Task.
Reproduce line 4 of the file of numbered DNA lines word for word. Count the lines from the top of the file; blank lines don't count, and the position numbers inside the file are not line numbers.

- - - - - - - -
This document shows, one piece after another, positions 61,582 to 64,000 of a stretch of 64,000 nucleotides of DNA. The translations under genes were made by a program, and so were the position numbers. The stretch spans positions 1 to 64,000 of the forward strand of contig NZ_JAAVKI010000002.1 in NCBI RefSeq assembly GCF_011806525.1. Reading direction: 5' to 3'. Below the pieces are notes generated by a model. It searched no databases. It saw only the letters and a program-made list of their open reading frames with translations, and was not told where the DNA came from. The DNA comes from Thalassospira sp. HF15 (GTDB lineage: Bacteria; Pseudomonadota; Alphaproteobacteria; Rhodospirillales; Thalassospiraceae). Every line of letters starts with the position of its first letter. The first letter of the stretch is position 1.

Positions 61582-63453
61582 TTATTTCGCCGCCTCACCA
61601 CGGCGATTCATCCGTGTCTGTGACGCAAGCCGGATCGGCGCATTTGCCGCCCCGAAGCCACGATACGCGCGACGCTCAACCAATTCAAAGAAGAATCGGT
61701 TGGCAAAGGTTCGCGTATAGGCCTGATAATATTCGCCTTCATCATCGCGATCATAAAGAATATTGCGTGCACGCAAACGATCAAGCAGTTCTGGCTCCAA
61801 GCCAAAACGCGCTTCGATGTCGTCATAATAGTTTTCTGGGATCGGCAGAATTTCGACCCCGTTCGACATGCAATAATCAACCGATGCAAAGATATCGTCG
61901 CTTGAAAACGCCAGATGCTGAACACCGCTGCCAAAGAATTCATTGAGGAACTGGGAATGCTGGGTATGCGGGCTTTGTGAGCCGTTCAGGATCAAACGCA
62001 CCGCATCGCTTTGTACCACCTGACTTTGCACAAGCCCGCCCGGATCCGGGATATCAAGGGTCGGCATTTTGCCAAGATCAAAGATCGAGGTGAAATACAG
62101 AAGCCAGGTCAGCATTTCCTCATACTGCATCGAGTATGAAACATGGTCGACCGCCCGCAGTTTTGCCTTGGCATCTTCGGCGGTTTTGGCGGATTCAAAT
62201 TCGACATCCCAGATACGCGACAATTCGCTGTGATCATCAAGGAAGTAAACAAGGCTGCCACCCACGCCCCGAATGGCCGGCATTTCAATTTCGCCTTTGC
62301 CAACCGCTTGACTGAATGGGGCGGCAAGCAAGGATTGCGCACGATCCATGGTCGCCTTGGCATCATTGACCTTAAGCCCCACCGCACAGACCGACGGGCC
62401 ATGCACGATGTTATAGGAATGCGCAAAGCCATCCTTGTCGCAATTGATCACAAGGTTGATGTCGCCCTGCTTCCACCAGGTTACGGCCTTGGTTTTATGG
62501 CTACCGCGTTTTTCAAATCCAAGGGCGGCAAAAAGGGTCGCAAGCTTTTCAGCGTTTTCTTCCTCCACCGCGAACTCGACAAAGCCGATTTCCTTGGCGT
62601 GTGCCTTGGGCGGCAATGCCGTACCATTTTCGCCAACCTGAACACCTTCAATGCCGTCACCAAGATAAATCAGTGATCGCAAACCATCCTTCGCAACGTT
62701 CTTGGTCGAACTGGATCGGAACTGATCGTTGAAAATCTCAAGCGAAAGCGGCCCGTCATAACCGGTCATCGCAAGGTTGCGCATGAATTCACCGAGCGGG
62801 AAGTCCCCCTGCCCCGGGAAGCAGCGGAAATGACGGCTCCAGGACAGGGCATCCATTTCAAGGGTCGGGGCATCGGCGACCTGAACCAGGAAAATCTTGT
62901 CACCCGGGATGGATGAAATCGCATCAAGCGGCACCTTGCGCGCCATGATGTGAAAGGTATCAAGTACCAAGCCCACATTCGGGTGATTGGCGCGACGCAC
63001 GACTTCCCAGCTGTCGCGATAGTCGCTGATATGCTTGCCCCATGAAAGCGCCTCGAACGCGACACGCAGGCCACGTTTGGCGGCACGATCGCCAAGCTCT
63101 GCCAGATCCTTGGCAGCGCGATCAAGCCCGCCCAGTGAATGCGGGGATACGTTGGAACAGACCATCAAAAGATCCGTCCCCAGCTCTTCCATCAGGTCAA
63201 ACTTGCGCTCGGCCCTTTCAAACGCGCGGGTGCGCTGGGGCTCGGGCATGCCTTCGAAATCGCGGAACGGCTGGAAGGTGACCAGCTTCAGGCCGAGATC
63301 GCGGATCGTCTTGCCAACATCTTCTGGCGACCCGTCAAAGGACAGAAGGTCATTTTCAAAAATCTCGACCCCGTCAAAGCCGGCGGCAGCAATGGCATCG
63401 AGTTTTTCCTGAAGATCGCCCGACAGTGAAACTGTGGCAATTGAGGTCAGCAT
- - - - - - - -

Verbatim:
61601 CGGCGATTCATCCGTGTCTGTGACGCAAGCCGGATCGGCGCATTTGCCGCCCCGAAGCCACGATACGCGCGACGCTCAACCAATTCAAAGAAGAATCGGT